That tension is very much on display at the Museum of Arts and Design exhibition, in objects like a Chilean tapestry fusing traditional Mapuche Indian motifs with matrix bar codes and Mexican lamps that resemble fishermen’s baskets. But the most striking example may be a Brazilian mirror and side table from 1996: made of onyxlike black acrylic and shaped with lasers, they nonetheless contain curlicue baroque design features that date to the 18th-century colonial period.

For Americans, some of the Mexican works and styles on display in both of the design shows may seem familiar, and not just because 20th-century American craftsmen like the silversmith William Spratling and the furniture designer Michael van Beuren, each represented in the Americas Society show, relocated to Mexico. In reality, many elements of the midcentury “California style,” like other trends, originated in or were adaptations of developments just across the southern border.

Throughout the 20th century, “there was a continuous, permanent dialogue with the United States, flowing in both directions, and it was a dialogue of equals,” said Ana Elena Mallet, a Mexican curator specializing in contemporary design who was a consultant for both design shows. “That process has only accelerated with Nafta,” she added in reference to the North American Free Trade Agreement that went into effect in 1994 and effectively made the United States and Mexico a single market.

That relationship underlines an oddity about architecture and design in Latin America that is implicit in each of the exhibitions. Until the advent of cable television and then the Internet, Latin Americans, creators and consumers alike, were often more aware of trends in Europe and the United States than in nations neighboring theirs: Whatever similarities in style that emerged regionally were largely the result of discrete, parallel responses to the challenges of urbanization, poverty and the need to somehow integrate modernity and tradition.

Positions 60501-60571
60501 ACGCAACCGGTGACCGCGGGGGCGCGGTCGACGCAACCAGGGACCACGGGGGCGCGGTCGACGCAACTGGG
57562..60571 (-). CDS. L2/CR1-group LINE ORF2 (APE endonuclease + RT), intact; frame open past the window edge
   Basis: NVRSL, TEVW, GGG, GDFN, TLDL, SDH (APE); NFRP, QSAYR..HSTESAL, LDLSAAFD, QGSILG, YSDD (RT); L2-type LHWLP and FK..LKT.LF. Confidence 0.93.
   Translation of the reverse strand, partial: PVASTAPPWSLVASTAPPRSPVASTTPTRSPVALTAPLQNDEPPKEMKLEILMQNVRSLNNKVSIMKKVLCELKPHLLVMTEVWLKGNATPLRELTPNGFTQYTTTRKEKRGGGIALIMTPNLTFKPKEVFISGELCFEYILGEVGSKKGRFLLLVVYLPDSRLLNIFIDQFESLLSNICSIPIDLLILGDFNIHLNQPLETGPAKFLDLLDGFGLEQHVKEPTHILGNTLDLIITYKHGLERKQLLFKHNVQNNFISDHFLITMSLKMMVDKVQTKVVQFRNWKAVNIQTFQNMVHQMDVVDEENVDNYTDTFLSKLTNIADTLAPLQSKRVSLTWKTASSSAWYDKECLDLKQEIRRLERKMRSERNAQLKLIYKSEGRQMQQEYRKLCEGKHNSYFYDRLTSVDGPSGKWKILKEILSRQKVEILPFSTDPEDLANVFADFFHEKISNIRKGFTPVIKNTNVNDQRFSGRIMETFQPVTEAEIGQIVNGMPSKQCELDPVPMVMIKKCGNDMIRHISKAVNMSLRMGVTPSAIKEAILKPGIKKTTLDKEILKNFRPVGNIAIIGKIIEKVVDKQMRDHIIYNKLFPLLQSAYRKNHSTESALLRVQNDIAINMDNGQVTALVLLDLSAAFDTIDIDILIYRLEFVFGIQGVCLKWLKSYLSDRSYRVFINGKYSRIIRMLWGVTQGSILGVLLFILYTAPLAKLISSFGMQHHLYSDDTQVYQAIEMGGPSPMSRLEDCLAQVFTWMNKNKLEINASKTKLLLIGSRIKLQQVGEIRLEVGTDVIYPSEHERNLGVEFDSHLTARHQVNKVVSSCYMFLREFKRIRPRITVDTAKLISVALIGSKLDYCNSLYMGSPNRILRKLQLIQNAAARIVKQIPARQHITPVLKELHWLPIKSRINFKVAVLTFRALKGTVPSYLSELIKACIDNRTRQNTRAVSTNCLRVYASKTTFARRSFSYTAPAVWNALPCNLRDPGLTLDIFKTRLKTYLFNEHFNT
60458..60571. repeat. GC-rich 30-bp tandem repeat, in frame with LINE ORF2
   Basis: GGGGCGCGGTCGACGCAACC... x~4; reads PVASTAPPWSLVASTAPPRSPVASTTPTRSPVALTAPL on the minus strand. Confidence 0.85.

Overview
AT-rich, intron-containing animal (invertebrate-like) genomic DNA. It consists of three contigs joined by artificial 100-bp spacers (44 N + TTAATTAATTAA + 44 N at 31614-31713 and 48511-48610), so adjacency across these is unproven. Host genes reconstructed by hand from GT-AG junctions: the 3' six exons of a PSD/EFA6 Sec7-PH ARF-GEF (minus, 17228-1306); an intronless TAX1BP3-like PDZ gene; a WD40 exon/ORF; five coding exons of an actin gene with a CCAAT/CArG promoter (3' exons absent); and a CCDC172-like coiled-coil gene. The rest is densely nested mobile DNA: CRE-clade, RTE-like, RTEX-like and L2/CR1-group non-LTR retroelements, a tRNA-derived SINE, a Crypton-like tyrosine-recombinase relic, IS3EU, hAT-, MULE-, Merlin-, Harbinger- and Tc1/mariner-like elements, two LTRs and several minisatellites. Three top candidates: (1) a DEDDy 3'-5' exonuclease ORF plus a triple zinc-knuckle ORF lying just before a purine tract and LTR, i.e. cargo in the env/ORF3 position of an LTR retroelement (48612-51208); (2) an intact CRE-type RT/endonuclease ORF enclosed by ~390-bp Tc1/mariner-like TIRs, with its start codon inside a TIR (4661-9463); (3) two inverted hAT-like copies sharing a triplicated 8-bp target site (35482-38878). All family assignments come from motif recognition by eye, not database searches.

“Even for Hispanics, some of these things will be revelations,” Mr. Rivas said. “Yes, there was a revolution in design, but diffusion between countries was very limited.” Of the objects on display, “90 percent have not left private collections in their own countries and have never been shown in a public exhibition before,” he added. “So it is a marvelous coincidence that all of this is coming together in New York City.”

“Latin America in Construction: Architecture 1955-1980” runs Sunday through July 19 at the Museum of Modern Art; 212-708-9400, moma.org.“Moderno: Design for Living in Brazil, Mexico and Venezuela, 1940-1978” continues through May 16 at the Americas Society, 680 Park Avenue, Manhattan; 212-249-8950, as-coa.org. “New Territories: Laboratories for Design, Craft and Art in Latin America” runs through April 5 at the Museum of Arts and Design, 2 Columbus Circle, Manhattan; 212-299-7777, madmuseum.org.